Thursday, January 24, 2019
Of Mice and Men by John Steinbeck
Like a classical tragedy in novella form
Though John Steinbeck’s 1937 novella Of Mice and Men is often required reading in American high schools, I’m just getting around to reading this one in my middle age. I have run across film versions of this over the years, of course, so the plot held few surprises for me, but I still found it to be a very compelling read. The story is set in California during the Great Depression, but the themes it explores transcend time and place. Of Mice and Men is a master work of American regional realism, yet it has the taut concision and the mythic quality of one of Aesop’s fables or a classical Greek tragedy.
George Milton and Lennie Small are two migrant farm workers who drift together from ranch to ranch looking to take on work. George is a small, wiry, intelligent man while Lennie is a big, hulking fellow with a mental disability. Though not related, the two grew up in the same town, and George promised Lennie’s aunt before her death that he would take care of her nephew. Among their fellow migrant workers, the fact that the two travel together is unusual, and the pair share an uncommon loyalty to one another. That said, George isn’t always happy about the arrangement, as he continually scolds Lennie for being such an encumbrance. It is revealed that Lennie’s childlike intelligence has caused problems at their previous places of employment, bad enough that the two have had to flee violent repercussions. When the play opens, they have just landed a new position harvesting barley, and George hopes such troubles with Lennie will not repeat themselves. Despite their poverty, the two have a dream of saving enough to own a small patch of land, where they can grow their own crops and Lennie can tend to a herd of rabbits.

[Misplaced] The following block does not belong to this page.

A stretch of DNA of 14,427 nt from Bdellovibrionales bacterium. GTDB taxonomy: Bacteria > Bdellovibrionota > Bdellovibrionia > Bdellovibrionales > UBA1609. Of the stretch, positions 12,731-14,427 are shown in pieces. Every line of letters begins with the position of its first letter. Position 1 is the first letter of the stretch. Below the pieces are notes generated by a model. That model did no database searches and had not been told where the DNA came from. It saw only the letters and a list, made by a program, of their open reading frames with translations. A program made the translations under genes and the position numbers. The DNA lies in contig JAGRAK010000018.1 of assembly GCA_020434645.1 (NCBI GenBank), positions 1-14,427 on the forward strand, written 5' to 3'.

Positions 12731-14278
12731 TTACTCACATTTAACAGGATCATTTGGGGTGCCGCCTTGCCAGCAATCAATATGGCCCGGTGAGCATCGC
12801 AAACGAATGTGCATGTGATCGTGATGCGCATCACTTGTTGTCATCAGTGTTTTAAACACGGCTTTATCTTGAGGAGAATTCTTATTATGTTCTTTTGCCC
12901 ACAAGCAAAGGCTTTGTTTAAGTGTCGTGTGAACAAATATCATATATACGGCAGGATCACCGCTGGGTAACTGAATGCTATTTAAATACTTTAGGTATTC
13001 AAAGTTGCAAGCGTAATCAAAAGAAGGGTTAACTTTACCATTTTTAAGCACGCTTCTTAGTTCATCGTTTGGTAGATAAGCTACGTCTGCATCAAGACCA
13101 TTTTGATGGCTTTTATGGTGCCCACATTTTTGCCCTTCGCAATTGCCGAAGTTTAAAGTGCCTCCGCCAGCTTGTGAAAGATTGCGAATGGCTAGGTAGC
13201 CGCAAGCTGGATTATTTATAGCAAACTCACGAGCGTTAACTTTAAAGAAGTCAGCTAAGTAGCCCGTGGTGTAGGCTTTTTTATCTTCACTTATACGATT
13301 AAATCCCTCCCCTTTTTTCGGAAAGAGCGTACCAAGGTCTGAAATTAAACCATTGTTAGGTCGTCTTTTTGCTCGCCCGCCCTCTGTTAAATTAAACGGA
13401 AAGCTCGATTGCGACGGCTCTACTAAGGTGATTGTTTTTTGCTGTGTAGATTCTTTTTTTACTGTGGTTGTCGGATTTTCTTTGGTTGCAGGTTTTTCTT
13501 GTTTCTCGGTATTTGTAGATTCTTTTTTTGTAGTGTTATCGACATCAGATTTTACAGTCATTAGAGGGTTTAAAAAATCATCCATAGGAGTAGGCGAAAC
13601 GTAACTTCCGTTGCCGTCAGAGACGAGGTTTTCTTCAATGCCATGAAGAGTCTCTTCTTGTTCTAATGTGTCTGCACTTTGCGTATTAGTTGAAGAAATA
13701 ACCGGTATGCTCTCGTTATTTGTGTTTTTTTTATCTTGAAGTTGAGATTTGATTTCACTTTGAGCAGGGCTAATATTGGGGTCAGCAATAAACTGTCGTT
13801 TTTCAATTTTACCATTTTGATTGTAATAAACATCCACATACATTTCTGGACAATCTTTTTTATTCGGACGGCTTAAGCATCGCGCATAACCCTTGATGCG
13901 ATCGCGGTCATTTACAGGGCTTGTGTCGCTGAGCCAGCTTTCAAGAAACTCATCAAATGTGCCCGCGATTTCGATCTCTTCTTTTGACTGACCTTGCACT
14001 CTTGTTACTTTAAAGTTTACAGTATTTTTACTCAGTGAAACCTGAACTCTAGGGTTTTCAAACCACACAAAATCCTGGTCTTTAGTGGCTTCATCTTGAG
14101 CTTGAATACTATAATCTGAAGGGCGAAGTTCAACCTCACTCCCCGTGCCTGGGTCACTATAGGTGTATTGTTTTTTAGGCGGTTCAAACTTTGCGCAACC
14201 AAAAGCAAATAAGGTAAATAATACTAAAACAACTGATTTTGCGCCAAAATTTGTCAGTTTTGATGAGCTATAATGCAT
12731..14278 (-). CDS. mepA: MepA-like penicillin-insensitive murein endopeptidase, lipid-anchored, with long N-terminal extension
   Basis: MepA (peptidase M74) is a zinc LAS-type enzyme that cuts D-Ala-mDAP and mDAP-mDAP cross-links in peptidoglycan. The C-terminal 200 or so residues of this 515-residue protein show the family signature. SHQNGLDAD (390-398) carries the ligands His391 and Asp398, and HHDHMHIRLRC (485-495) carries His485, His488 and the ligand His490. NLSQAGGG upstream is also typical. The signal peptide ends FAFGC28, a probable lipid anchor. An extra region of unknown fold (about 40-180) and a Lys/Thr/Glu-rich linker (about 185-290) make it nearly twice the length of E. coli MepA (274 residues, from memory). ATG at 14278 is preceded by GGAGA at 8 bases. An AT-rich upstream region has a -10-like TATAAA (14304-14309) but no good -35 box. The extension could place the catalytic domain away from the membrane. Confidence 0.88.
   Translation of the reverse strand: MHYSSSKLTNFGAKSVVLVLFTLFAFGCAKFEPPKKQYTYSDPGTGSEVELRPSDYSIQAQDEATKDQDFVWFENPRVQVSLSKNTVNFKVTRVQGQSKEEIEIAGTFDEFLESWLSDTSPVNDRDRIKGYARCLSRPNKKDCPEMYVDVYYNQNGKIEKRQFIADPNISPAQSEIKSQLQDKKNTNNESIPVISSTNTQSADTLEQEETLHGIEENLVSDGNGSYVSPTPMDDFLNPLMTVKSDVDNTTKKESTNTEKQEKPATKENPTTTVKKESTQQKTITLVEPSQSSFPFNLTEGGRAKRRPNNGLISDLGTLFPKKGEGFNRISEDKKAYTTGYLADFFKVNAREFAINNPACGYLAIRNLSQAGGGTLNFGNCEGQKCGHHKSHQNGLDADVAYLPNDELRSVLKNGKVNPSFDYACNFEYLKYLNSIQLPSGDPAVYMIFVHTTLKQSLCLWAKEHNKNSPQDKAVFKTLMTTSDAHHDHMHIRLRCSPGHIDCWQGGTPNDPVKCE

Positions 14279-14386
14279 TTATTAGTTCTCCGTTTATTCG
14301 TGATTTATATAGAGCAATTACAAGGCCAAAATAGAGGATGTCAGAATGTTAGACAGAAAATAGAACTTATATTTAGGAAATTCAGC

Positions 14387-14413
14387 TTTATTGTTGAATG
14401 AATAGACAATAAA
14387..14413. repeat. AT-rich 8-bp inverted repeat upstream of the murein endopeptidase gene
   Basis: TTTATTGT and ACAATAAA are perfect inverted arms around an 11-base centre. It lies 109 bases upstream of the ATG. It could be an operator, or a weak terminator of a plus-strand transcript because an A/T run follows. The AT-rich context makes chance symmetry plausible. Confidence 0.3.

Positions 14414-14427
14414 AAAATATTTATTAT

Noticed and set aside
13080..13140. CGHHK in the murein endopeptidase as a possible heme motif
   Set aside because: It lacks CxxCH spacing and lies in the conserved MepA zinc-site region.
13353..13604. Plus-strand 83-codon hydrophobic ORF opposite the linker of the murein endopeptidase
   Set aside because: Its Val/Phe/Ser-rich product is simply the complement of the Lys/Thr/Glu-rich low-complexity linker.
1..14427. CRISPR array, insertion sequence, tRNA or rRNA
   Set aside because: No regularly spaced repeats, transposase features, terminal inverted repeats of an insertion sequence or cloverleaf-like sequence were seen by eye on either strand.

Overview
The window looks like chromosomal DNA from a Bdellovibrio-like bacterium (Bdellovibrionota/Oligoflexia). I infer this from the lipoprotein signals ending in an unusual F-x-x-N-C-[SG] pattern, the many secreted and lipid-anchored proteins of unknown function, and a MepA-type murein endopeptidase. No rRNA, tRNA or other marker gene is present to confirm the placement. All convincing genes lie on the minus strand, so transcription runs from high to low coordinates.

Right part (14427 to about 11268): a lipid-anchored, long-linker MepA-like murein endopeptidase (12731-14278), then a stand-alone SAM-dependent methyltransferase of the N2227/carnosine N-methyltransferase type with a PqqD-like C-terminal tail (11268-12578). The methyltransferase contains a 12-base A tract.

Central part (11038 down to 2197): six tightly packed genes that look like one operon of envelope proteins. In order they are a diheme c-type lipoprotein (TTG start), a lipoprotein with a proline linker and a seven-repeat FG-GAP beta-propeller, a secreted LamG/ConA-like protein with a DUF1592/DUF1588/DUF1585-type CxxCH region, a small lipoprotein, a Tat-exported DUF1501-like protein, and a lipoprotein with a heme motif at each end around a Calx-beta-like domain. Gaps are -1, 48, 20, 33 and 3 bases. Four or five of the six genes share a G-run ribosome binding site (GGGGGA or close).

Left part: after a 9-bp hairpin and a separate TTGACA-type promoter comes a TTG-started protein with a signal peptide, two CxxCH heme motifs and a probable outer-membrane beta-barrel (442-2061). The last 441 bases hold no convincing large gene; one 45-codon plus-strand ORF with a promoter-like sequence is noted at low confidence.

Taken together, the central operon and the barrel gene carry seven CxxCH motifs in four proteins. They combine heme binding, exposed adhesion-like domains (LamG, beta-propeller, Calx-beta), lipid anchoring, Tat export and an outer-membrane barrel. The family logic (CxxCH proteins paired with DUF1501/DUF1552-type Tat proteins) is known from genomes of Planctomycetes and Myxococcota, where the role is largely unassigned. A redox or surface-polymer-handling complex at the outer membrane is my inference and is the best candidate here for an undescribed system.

Steinbeck obviously wrote the book with the intention of it being adapted for stage and screen. Despite being written in prose, the structure of the narrative is very much that of a play. Each chapter is a different scene and begins with a couple paragraphs briefly describing the setting and the characters present. From that point forward, the text is almost entirely dialogue. What little physical description is present is written in the cursory style of stage directions. Though the story takes place in rural settings, there is little description or the natural environment. Most of the action occurs within barns or bunkhouses. Steinbeck offers no interior views into the character’s minds; instead, they soliloquize. Events that take place towards the conclusion of the drama are heavily foreshadowed in a manner that would probably go over just fine in a stage production but feels a bit heavy-handed in a prose work. In fact, if anything’s keeping Of Mice and Men from perfection it is this script-like format, which prevents Steinbeck from taking full advantage of the novella art form.
If this were set on the East Coast, rather than in Steinbeck’s beloved Salinas Valley, one could easily mistake this for a Eugene O’Neill drama. Though stark in its stage setting, Steinbeck’s grittily naturalistic depictions of human behavior generate a gripping psychological realism. Despite the Depression setting, the reader recognizes these characters and feels the plight of ordinary people thrust into an extraordinary situation. Whereas The Grapes of Wrath may have the grandeur of a historical epic, Of Mice and Men is a more personal, microcosmic study of humanity, yet the actions of its characters impart a universal moral lesson, almost like a biblical parable if not for its brutal fatalism. Belying its brevity, Of Mice and Men is a profound reading experience that despite its age has lost none of its emotional resonance.
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